Breakthrough in stem cell research could lead to cure for cystic fibrosis

Researchers from the University of Adelaide have made a major breakthrough in the fight against cystic fibrosis by successfully replacing the cells that cause the chronic illness with healthy cells.

Eppendorf tubes containing stem cells in red bufferImage Credit: motorolka / Shutterstock

The technique involves applying the cell transplantation therapy that is typically used in bone marrow transplants to treat immunodeficiency.

Our research which applies stem cell transplantation, involves harvesting adult stem cells from the lungs of CF patients, correcting them with gene therapy, and then reintroducing those cells back into the patient.”

Dr Nigel Farrow, Study Author

In Australia, one in every 2,500 babies are born with cystic fibrosis and the defective gene that causes the condition is carried by one in every 25 people. If both parents carry the gene, their child has a 25% chance of being born with the illness.

Cystic fibrosis causes mucus to build up in the lungs and digestive system, impairing breathing and increasing the risk of chest infections.

There is no cure for the condition, which affects 70,000 people worldwide, and patients need to undergo a range of treatments including physiotherapy to clear the airways and the use of drugs to aid digestion.

Now, this pioneering study, shows that technically, human airway stem cells can be transplanted into the lung lining.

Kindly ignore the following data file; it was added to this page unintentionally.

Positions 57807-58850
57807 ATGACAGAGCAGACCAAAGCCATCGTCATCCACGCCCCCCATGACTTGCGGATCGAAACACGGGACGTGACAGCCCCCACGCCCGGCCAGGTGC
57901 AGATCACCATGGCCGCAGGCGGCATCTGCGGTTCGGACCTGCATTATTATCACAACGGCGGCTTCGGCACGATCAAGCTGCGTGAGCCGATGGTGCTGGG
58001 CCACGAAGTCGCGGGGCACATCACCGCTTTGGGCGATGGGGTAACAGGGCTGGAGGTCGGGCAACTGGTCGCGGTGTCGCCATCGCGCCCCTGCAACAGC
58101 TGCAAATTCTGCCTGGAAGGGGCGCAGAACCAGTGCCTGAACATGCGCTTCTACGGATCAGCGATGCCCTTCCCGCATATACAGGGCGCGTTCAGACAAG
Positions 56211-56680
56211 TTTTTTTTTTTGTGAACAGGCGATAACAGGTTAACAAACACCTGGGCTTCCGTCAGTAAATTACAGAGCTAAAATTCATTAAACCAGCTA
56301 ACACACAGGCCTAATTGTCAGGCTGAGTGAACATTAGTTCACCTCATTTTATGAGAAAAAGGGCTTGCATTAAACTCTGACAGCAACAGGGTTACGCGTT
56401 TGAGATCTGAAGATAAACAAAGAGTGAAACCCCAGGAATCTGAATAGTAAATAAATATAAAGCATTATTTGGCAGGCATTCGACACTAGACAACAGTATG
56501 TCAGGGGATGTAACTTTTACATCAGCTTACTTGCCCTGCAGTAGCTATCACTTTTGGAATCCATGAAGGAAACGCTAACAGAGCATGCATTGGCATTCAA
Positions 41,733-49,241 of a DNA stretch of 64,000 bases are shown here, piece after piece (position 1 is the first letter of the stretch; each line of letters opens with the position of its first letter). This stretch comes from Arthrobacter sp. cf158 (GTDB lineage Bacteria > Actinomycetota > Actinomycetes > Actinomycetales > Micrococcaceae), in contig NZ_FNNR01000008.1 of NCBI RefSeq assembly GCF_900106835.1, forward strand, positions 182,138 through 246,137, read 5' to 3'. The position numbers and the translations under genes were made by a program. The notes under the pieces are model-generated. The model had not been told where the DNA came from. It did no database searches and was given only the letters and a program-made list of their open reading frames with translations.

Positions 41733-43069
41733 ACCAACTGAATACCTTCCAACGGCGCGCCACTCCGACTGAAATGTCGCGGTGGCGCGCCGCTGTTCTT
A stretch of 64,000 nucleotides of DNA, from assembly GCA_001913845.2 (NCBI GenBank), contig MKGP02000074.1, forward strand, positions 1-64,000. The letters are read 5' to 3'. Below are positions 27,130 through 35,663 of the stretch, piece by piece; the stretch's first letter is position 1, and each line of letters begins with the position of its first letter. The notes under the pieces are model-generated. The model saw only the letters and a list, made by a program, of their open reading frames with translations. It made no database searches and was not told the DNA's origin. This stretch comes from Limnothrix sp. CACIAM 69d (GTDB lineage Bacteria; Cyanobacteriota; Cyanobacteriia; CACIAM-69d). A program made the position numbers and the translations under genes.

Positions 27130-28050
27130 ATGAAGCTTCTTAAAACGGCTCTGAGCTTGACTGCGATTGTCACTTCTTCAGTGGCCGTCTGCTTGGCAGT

The newly transplanted stem cells pass on their healthy genes to “daughter cells,” meaning the airways are continuously replenished with healthy cells.

As reported in the journal Stem Cell Research and Therapy, the team found that the transplantation method, which involved using a marker gene in place of the corrective cystic fibrosis gene, was successful in a mouse model.

Farrow says the key to this success was the team’s innovative approach, which involved eliminating existing surface cells to create the space needed for new healthy cells to be introduced.

If we can perfect this technique, it will accelerate this exciting research which could significantly improve the lives of those living with cystic fibrosis and potentially combat this chronic life-limiting illness.”

Dr Nigel Farrow, Study Author

Sally Robertson

Written by

Sally Robertson

Sally graduated from Greenwich University with a first-class honours degree in Biomedical Science. After five years working in the scientific publishing sector, Sally developed an interest in medical journalism and copywriting and went on to pursue this on a freelance basis. In her spare time Sally enjoys cross-country biking and walking, tennis and crosswords.


The opinions expressed here are the views of the writer and do not necessarily reflect the views and opinions of News-Medical.Net.
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